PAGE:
Many students who are English language learners have difficulty with reading and writing in English, even after they seem to be speaking the language fluently. This is in part because of limited vocabulary. Although they may have a large vocabulary when you consider all the words they know in their two languages combined, their English vocabulary may be less extensive than that of a native speaker. In addition, students who are quite fluent in conversational English, or the type of informal English used in everyday social situations, may still experience difficulty with the more formal “academic English” of the classroom.
Although your student seems to have developed a relatively high level of conversational fluency in English, it is not unusual for him to need extra help with written assignments, especially those that have a high language load. The Educators section of the Colorín Colorado Web site has lots of information on how to provide scaffolding for English language learners as they work to develop their language skills. Also check out the For Families section for articles in Spanish that you can share with your student’s parents to help them understand how to help their son.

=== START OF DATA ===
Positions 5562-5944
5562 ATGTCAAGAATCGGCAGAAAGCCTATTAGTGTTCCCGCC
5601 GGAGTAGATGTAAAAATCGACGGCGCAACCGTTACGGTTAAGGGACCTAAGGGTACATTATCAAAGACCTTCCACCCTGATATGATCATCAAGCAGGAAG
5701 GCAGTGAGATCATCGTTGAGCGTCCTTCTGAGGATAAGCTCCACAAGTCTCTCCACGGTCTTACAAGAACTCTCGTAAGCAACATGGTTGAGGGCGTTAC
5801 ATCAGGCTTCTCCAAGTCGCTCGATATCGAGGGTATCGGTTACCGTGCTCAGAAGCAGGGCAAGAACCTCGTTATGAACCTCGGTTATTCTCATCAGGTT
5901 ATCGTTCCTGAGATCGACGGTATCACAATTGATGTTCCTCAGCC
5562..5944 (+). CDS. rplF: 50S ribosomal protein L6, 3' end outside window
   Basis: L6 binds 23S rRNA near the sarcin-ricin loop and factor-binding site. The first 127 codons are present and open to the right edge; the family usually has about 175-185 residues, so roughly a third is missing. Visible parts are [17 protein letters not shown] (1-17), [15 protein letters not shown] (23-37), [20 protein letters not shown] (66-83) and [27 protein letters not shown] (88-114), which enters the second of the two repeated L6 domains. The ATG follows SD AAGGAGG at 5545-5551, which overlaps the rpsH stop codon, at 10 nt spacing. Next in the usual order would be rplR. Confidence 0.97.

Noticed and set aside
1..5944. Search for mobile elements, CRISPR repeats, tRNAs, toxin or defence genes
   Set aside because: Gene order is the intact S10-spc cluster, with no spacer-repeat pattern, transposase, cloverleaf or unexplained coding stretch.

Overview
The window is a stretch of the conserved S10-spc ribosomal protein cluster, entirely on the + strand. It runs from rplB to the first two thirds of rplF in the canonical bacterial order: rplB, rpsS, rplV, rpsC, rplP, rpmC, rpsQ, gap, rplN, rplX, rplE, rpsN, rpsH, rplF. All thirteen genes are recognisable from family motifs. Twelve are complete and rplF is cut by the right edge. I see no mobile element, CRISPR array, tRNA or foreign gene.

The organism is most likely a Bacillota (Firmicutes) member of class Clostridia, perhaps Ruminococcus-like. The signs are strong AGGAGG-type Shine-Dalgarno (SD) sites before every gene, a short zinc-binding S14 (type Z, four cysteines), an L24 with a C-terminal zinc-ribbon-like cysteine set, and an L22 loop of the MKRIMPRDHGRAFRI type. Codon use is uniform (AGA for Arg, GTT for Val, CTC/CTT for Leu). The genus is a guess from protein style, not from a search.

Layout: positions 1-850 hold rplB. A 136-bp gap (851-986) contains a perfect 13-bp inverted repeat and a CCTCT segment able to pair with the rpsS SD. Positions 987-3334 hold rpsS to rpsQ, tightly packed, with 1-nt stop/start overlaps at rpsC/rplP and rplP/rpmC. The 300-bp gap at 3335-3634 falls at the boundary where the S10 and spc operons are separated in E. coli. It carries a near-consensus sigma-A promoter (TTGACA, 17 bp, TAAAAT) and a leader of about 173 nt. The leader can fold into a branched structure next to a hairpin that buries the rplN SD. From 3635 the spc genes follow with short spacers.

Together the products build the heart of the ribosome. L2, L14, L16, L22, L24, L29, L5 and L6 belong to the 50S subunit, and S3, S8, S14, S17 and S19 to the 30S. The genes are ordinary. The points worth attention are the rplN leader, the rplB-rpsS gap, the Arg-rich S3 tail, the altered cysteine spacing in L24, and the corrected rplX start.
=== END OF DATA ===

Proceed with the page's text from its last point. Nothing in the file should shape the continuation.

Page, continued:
Regarding the question of which language to use at home, research suggests that all children benefit from having a rich language environment at home, and for bilingual children, that often means an environment in which a language other than English is spoken. Encourage your student’s parents to spend time talking with their son and reading to him in whichever language they feel most comfortable. The skills he develops in his home language will provide a foundation for developing language and literacy skills in English.